(Last Updated On: October 2, 2018)

Winter Photography

Winter is one of the most welcomed and most hated time of the year. For those new to snow and even the snow-veterans, the first snowfall is a time for smiles, snow fights, snowmen, and flashing cameras.

1) Approaching the Scene

One of the first steps to taking spectacular winter shots involves how you approach your picture. There are several questions you should ask yourself when you decide to take some winter photography.

  • When is the best time?
  • How fresh is the snow?
  • What will I need to take with me?
  • Where am I planning on going?

If you go to bed and its snowing, wake up early and take some shots before the sun’s light becomes blindingly bright on the snow. This will also enable you to capture some of the dew that has frozen before it melts with the rising sun.

There are different colors associated with each part of the day during the winter. This is because of the sun and how it affects the snow. In the morning hours you will have softer lighting and colors that are true to reality. When you start getting to around midday you’ll start seeing a blueish hue to the overall picture, seemingly cooling off the scene. As evening falls those cool colors will fade into warmer red overtones. Lastly, night time is the best time for reflections off the snow. The moonlight will give you the necessary light to give an awe inspiring look to your photography.



When it comes to choosing subjects for your photography there are more than several options. If you see an intricate interlacing of branches covered in snow or a child after snowball fight or even a snow-covered pine cone, move in closer to get rid of the excess background. When doing so, don’t forget to use your camera’s “macro/closeup” feature. By moving closer you cut out excess light that could mess up the exposure of the picture and draws a viewers attention to the details of the picture.

In regards to details, stop and look around. See if there is anything that would be an unusual but visually captivating subject for a picture or two. Spiderwebs, for instance, have such fine intricate detail and the snow just adds an added element to it. If you choose to photograph something finite as a spiderweb make sure there is a dark background so the detail stands out instead of blends in with the snow.

When choosing what type of angle you want to take your photographs at, keep in mind that each angle has a purpose. For example, you wanted to make your kid’s new snowman look impressively tall and mighty get close to the ground and angle it up. Other times you want to take a picture of a beautiful landscape. In this case you want to cut out some of the sky to even out and control the light exposure. So position yourself higher than the landscape you are photographing and angle down. Lastly, in your quest to find your perfect pictures don’t forget to look up and down also. There are many angles and sights to be seen, if we only take the time to look.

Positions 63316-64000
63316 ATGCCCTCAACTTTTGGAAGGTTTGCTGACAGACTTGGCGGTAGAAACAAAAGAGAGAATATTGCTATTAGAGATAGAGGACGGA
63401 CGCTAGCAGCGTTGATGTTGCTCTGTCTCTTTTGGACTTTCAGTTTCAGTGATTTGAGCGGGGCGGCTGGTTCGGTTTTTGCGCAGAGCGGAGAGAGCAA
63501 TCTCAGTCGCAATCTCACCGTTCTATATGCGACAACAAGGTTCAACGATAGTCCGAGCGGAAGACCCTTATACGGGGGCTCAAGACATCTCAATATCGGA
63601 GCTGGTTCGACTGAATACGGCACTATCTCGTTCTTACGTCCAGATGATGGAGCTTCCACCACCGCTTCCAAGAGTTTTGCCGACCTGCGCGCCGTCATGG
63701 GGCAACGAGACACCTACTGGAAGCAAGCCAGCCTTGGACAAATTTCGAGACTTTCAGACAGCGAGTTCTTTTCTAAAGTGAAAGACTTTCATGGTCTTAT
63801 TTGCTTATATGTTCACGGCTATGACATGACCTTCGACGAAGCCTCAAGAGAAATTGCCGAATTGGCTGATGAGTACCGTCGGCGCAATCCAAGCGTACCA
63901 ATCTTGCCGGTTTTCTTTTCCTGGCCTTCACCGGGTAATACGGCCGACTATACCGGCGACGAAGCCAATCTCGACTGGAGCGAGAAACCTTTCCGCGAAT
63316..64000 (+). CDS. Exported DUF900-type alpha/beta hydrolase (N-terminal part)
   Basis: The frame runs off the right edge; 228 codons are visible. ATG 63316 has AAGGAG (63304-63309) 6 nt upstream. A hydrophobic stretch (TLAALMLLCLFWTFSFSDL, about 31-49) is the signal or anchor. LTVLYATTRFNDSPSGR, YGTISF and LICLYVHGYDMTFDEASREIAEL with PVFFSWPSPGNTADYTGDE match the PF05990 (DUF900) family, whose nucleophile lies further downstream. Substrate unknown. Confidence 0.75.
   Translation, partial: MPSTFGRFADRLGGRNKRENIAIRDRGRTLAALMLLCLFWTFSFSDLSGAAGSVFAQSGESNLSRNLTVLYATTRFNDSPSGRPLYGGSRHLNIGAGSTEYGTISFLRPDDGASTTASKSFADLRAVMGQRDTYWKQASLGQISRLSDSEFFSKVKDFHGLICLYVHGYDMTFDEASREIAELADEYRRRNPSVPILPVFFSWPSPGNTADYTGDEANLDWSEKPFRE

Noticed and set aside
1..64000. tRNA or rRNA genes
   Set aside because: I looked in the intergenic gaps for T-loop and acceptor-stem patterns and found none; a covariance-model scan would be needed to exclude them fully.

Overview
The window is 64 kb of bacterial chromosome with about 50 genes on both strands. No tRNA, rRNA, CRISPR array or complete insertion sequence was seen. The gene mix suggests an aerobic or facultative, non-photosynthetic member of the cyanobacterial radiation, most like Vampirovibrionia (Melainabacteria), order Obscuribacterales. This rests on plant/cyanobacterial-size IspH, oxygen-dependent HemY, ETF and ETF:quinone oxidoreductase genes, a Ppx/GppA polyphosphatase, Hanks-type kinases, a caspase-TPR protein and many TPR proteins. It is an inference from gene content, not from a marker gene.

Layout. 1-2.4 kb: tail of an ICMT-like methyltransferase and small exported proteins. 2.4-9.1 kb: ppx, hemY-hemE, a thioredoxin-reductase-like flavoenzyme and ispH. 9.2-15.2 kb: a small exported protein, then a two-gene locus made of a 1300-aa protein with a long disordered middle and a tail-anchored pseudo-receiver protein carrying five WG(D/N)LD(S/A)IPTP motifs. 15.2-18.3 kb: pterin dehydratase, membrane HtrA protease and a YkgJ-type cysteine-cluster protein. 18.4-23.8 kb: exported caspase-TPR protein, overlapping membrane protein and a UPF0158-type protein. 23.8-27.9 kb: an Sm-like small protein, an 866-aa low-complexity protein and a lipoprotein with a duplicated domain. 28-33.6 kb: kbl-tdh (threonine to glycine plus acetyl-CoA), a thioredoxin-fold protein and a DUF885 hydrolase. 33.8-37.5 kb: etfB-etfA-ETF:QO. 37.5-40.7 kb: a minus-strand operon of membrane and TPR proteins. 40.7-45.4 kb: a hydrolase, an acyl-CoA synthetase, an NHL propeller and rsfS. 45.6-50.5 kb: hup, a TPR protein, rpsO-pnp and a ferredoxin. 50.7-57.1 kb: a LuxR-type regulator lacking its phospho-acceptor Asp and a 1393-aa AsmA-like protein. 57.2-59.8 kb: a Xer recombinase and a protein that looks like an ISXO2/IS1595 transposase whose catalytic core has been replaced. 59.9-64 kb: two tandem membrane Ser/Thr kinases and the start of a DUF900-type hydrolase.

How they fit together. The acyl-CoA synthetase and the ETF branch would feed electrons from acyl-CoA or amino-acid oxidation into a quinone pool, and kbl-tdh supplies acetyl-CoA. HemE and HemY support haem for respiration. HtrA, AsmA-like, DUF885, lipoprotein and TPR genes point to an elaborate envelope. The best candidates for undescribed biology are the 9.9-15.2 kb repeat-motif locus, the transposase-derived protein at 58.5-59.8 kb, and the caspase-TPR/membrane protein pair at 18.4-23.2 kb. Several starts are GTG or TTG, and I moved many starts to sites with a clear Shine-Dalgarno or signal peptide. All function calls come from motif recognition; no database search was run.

2) Setting the Camera

When setting out into the cold what is the first thing that will happen to your camera? You’re right, the lens will fog right up. Don’t freak out and start wiping at it. This will only mess with your lens. That fogginess will disappear after a few minutes when the optics adjust to the new temperature. Patience will save you a lot of hassle and cleaning when your lens fogs up.

The second most common occurrence with cold weather and cameras are battery problems. Cold batteries die quicker, causing hassles and running up havoc. To prevent batteries from ending your photo-shoot early be sure to bring extras and keep them in a warm place till your need them. If you can, alternate between the sets of batteries so you always have warm ones on hand. There are also some pro-spec SLRs with special battery packs. You can keep the batteries in your pocket the whole time, keeping them warm, while using a cord to connect it to the camera.

Your camera’s flash can either fix or ruin a winter picture, depending on the circumstances. When taking pictures of falling snow turn the flash off. If you leave the flash on the light will reflect of the flakes and turn the snowflakes into fuzzy snowblobs. When it’s sunny or you are taking wildlife photos you will want to use your fill flash to reduce the contrast. This is also a time when you get as close as you can to your subject. With wildlife that may not be very close. By reducing contrast you are lightening facial shadows and reducing the amount of white background your camera registers.

3) Final Shots

You finally have angles, lighting, batteries, and the subject all figured out its time to take the shot. You have combined all the elements of a professional photographer into each shot taken. So in parting here are a few final tips to help you make your winter photography your best.

Winter is a world blanketed in white. Adding color into that world will produce drama and rapture in your work. Not every shot needs to have color but when you see a spot of color while taking your winter photos, take the time to use the color. Add life and vitality to your winter work with a splash of color.

Also the rich details of winter and the variety of textures snow provides can create an awe-inspiring shot that could make you day worthwhile. As the architect Frank Lloyd Wright said, “It’s all in the details”. Notice and capture the stunning details in the world around you.

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